– train mindfully, execute with no-mind. Refine and Repeat.
– be mindful when changing a habit, eventually to perform in a state of no-mind.
– determine the key task at hand, be mindful of it, and enjoy the fruits of it.
– try imagining you’ve mastered a detail (for the time being) if it’s distracting you from the task at hand.

Categories: squash, Tai Chi, Zen-like stuff Tags:

Up (or down) the yin-yang

October 6th, 2009 No comments

(content added at end, 10/20/09) Here’s some more to chew on regarding such an old Taoist cosmic concept: the taiji or yin/yang. Hopefully it makes sense, although it is my opinion.

taiji1. It’s a metaphor: a means of attempting to explain or find a pattern to what’s “out there” in the real world. 

2. The dot represents the presence of the opposite quality: a bit of yin within yang. The seeds of the opposite are contained within. Otherwise it wouldn’t be a natural, living system. The seeds of death are within life, but the seeds of life are within death. The exact same thing won’t spring up again, but something else will. Regarding tai chi, when you’re doing it, you should be relaxed, yet keeping a bit of alertness within your relaxation.

3. As far as I can tell, this model only applies to natural processes, not abstract concepts. Natural processes involve animals, weather, people, and so on. For example, the seeds of a civilization’s death are contained in its birth since it’s made up of people. Now, don’t worry: reinvention is a kind of death, and not that big a deal …

4. The yin/yang of something can occur at different scales. Many sub-processes within an system may be in or out of balance, and that system may be seen as in balance or out of balance in its entirety. For example, civilization can be seen to be out of balance because one component, its citizens’ health, may be out of balance. Can one component be too yang, while another is too yin, restoring balance? I don’t think so — the overall organism is still out of balance. 

5. In this context, qi (ch’i) can be viewed very generally, as the driving force behind any processes in a system. It can also be viewed as the force behind any changes in a system. Qi is like any force: intangible, though with tangible effects. I hope that makes sense.

6. In a system, things are always changing at some level. The diagram shows this if you imagine traveling around the circle. You change from yin to yang, with the yin diminishing and yang increasing. When Yang reaches its maximum, the dot of yin appears, beginning the increase of yin, which can be seen creeping around the corners of yang.

7. It’s not useful to attempt to categorize half the universe as yin, and half as yang. For example, grouping feminine, negative and down together doesn’t make any sense, since they do not relate to each other and have no effect on each other. Instead, each pair of qualities (e.g. masculine/feminine, or positive/negative) is only relevant in its own context. One is the opposite of the other, and bears no relation to any quality in another context.

8. Although … there are some common qualities to yin and yang forces as generally defined: yin is stop, contracting, inward, static, while yang is go, expanding, outward, dynamic. This is best applied in a Tai Chi context. For example, you need root (yin) to express force (yang).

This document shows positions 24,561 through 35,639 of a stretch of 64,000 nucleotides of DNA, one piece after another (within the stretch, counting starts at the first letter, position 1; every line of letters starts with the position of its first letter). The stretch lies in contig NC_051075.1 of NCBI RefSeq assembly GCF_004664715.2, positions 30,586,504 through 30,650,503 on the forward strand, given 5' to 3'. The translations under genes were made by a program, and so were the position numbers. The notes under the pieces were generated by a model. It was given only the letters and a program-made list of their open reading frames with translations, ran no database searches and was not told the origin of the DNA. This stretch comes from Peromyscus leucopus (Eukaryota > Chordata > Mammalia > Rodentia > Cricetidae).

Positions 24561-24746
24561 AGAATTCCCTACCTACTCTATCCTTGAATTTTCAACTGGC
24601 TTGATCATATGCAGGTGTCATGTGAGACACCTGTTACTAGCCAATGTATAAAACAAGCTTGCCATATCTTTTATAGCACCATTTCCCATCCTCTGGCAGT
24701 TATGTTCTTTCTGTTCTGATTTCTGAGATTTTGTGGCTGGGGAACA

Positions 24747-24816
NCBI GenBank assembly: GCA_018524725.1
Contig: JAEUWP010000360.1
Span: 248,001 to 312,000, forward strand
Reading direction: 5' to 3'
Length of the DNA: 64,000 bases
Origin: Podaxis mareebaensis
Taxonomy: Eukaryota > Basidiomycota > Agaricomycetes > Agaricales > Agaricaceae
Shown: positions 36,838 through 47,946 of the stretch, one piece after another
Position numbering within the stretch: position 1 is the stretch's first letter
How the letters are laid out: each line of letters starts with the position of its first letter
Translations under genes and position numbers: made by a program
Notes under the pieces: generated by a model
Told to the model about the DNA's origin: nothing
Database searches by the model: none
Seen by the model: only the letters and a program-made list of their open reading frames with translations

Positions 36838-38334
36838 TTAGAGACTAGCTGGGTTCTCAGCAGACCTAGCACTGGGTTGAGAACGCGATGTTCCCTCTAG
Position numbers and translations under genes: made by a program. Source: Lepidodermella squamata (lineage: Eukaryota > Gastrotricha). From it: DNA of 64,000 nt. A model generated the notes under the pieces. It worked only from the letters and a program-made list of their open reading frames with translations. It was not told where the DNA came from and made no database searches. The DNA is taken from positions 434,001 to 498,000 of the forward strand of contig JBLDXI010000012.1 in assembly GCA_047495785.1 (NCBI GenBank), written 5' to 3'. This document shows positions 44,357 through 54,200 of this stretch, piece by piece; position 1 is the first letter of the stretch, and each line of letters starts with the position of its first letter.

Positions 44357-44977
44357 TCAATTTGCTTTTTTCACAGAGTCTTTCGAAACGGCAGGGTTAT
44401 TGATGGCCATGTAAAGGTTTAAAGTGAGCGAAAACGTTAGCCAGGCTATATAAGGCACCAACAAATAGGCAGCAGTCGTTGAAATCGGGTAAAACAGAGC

9. This model is very useful in reducing stress, believe it or not. If we imagine that change is inevitable, we will avoid attaching ourselves too much to any outcome. Also, once we become aware of the patterns of change inherent in a system, we can better prepare ourselves for the upcoming changes. And if we are truly a student of change, we won’t attach ourselves too much to those patterns either, since they are likely to change at some point.

10. Change is hard-wired into living systems. All living things are born and die, but they’re also constantly changing at some level, even when standing still. Movement within stillness.

10. The diagram can be oriented as “rotating” clockwise or counter-clockwise. I don’t know if the concept of “clockwise as normal” was around when the symbol was created.

11. Nature seeks balance. So it’s possible that a system can move toward balance and remain there, without needing to satisfy this metaphor and change to a state of imbalance. 

12. Taoist cosmology states that this state of taiji (“grand opposites”) was born from the state of wuji: “no opposites”. The diagram for wuji is a plain circle. One of the goals of Taoism, as I understand it, is to restore a system to a state of complete balance, equanimity or equilibrium. This would be the wuji state, where there is no longer any need for changes to occur to restore balance. Maybe to return to wuji, if the practitioner keeps aiming for balance, the changes required (amplitude?) grow smaller and smaller until balance is achieved.

13. Now … sometimes these shifts from one state to another can be stimulating, especially to those who love drama, so I can see how achieving complete balance may not be very appealing to many. Although … maybe most of us might benefit from actually trying to determine what we are seeking: it may be balance, and we may not know it.

I hope that makes sense. Thoughts?

Categories: philosophy, Zen-like stuff Tags: